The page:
From the Front Lines: Colorado Success Stories
This series of interviews with Mead Consulting clients and friends focuses on companies that have succeeded during the recession through disruptive innovation, new business models, or superior execution. The stories are told by the CEOs and business owners themselves. This article was first published on March 7, 2011 in ColoradoBiz magazine or you can read it below.
Imagine if you could call your entire target audience on the phone and engage them in conversation - all at the same time. You know, those very people that make a difference to your bottom line.
It isn't important if you call them your consumers, fans, members or even the general public. And it won't make a difference if there are 200 or 2 million of them. What matters is you can now interact with them like never before. You'll have more than revealing insights into what they're thinking and feeling - you'll have actionable information and statistics to hone your brand and its message.
This is the interactive voice service, Teleforum, that Broadnet Teleservices has pioneered. Recently I met with Steve Patterson, co-founder and CEO of Broadnet Teleservices to discuss how Broadnet has enjoyed continuous growth from its bootstrapped beginnings with co-founder and CTO, Brian Brown in 2004. Over the last six years, company revenue has grown by more than 60 times.
What is your differentiation?
We offer a high quality product and superior service, but more importantly, we want customers for life. We believe we offer more than a product. We strive to continuously build the relationship with the customer, always trying to "feel" what it's like for the customer to touch us. We survey and measure every time we interact with our customers and our customer. We teach our employees to ‘listen well.' Our customers actually drive the product as each customer experience is customized to meet their needs. So while our technology is second-to-none, we view this intimate relationship with our customers as our real advantage.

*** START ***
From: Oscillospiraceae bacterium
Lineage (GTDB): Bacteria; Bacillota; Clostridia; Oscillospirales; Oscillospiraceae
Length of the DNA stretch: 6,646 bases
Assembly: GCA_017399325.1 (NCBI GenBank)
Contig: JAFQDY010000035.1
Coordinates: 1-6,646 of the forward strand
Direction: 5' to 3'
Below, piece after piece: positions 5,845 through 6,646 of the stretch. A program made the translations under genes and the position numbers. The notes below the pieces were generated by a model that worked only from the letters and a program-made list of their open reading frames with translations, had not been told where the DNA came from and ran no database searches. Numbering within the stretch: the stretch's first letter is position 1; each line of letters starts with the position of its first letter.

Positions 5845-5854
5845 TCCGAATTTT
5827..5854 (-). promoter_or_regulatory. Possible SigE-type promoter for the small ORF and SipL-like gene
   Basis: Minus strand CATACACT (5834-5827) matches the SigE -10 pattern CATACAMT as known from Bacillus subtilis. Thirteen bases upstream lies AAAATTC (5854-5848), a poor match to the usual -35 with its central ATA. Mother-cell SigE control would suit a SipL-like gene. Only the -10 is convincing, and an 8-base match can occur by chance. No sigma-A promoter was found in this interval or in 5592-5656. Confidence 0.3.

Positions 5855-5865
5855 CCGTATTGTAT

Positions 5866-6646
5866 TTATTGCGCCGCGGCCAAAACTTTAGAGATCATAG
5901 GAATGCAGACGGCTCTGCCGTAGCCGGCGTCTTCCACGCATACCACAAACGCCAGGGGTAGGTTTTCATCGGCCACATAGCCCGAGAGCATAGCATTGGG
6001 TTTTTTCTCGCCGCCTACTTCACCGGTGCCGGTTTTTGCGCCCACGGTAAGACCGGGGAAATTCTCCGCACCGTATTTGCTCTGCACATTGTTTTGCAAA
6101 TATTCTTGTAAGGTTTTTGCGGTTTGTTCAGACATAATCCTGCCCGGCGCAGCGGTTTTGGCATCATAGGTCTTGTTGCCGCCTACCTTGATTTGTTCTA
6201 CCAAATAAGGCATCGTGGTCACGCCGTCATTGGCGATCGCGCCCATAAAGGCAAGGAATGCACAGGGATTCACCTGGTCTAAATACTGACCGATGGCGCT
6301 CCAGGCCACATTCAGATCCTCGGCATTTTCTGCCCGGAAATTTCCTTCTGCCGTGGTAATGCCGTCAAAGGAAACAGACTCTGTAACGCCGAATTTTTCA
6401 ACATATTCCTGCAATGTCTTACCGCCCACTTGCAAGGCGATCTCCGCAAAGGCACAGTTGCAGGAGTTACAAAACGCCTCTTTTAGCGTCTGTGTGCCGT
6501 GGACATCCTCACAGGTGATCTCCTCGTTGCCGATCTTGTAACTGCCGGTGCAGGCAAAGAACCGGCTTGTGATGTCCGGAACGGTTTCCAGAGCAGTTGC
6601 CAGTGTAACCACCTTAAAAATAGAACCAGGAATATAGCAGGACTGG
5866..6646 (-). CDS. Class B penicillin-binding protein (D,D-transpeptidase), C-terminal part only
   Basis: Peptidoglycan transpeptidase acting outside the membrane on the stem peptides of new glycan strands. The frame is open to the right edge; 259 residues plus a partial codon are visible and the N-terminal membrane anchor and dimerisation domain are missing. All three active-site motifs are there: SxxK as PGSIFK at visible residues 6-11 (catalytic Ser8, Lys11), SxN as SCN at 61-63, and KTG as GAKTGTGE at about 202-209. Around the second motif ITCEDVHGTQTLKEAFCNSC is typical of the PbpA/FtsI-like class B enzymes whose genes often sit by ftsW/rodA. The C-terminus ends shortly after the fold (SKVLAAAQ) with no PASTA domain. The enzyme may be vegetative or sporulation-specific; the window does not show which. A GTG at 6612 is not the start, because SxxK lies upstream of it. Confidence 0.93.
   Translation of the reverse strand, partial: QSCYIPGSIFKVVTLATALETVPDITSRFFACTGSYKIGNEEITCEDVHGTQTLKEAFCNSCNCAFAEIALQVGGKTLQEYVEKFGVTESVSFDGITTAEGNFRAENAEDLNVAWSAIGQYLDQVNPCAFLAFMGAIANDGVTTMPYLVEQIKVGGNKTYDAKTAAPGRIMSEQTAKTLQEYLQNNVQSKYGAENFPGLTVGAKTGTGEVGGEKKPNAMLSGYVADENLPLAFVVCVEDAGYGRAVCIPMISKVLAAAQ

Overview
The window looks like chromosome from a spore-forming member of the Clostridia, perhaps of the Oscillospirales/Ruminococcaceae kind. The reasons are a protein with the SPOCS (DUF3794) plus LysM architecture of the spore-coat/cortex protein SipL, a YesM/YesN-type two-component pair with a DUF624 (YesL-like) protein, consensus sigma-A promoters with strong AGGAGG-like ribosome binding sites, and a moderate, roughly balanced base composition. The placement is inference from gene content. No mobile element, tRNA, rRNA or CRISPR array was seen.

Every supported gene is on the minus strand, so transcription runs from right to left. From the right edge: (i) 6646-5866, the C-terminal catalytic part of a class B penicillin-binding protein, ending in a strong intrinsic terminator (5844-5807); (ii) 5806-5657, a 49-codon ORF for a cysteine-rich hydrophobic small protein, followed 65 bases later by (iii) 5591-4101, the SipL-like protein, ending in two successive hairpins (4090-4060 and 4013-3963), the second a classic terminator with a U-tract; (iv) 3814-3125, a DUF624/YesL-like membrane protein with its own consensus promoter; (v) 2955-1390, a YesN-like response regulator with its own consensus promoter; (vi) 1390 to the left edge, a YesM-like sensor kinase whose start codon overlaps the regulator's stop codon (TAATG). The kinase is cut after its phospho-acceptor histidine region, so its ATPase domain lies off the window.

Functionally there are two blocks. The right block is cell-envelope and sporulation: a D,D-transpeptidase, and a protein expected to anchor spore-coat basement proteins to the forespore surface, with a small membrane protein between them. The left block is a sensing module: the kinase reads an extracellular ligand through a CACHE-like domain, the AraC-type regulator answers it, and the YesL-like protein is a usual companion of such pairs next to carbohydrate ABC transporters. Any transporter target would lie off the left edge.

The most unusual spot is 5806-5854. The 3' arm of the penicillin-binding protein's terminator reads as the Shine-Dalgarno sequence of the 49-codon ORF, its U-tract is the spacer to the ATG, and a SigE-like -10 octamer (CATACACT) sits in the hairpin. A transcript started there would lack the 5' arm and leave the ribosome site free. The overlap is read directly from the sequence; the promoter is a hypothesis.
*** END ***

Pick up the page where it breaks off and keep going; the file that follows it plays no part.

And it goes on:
Who uses your products and services?
We started as a means for people in political office or candidates to reach their constituents and voters. That market fueled our early growth. We also have enjoyed great success in the Sports arena for teams who seek to interact with their fans and ticketholders. In the last few years, the market for companies seeking to interact with their customers has really begun to take off. This is the area with the greatest potential for Broadnet.
How has the recession impacted your business?
We've grown well during the recession. The real question is whether we could have grown faster without the recession. We have benefited from the increasing popularity of social media. People value having a relationship. We provide for a relationship and a conversation that is voice-to-voice - and more than 140 characters.
What are your biggest challenges?
By far our biggest challenge is that many organizations, companies, and people do not really know their customers. A good example of this is a book publisher. The publisher sells books to a bookstore or online and has no idea who the end customer is. Broadnet needs to help them identify the customers so that Broadnet can initiate the dialogue. We are looking to blend our products with social media to create the dialogue. We enable that richer, deeper conversation.
What are the keys to continued growth over the next 5-10 years?
I would say there are several strategic keys to our future: The first is to increase market awareness. We need to drive awareness in two directions - to the large company and the consumer. The large organization needs to understand how Broadnet can enable this unique and deep ability to interact with customers. From the consumer side, the consumer only needs to experience it once. Overwhelmingly, consumers are so enthusiastic that their first response to a Teleforum experience is ‘how can I do that again;' second, we need to scale the infrastructure so that we can offer more events to larger groups of people (an audience of 50 million as opposed to 50,000); third, is to stay in front of the technology so that we can offer increased features in a more cost effective way. We'll also need capital for growth and people who have ‘been there, done that' to round out our leadership team.
Is it difficult finding good people and good leaders?
The challenge isn't finding good people; it's finding world-class people. We look to develop people that can be attracted and molded into exceptional leaders. I have found that one thing you cannot coach into a person is passion. Hire people with passion and stay out of the way of their passion and they'll accomplish great things. Our job is to nurture the flames of their passion.